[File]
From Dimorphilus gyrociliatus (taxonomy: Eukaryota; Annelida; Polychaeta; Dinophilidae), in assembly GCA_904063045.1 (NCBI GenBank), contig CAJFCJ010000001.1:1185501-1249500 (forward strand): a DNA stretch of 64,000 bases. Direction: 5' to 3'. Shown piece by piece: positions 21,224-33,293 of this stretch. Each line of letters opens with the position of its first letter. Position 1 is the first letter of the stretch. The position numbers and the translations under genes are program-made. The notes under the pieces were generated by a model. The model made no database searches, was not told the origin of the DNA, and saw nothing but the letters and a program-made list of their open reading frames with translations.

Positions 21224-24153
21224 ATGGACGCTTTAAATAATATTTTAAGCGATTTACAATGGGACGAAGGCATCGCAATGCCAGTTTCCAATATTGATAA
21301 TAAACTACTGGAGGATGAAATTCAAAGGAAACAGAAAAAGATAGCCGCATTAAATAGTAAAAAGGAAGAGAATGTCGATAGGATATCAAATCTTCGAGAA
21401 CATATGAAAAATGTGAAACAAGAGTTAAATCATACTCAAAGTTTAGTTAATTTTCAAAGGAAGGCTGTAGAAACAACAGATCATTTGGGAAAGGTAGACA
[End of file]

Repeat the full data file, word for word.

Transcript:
From Dimorphilus gyrociliatus (taxonomy: Eukaryota; Annelida; Polychaeta; Dinophilidae), in assembly GCA_904063045.1 (NCBI GenBank), contig CAJFCJ010000001.1:1185501-1249500 (forward strand): a DNA stretch of 64,000 bases. Direction: 5' to 3'. Shown piece by piece: positions 21,224-33,293 of this stretch. Each line of letters opens with the position of its first letter. Position 1 is the first letter of the stretch. The position numbers and the translations under genes are program-made. The notes under the pieces were generated by a model. The model made no database searches, was not told the origin of the DNA, and saw nothing but the letters and a program-made list of their open reading frames with translations.

Positions 21224-24153
21224 ATGGACGCTTTAAATAATATTTTAAGCGATTTACAATGGGACGAAGGCATCGCAATGCCAGTTTCCAATATTGATAA
21301 TAAACTACTGGAGGATGAAATTCAAAGGAAACAGAAAAAGATAGCCGCATTAAATAGTAAAAAGGAAGAGAATGTCGATAGGATATCAAATCTTCGAGAA
21401 CATATGAAAAATGTGAAACAAGAGTTAAATCATACTCAAAGTTTAGTTAATTTTCAAAGGAAGGCTGTAGAAACAACAGATCATTTGGGAAAGGTAGACA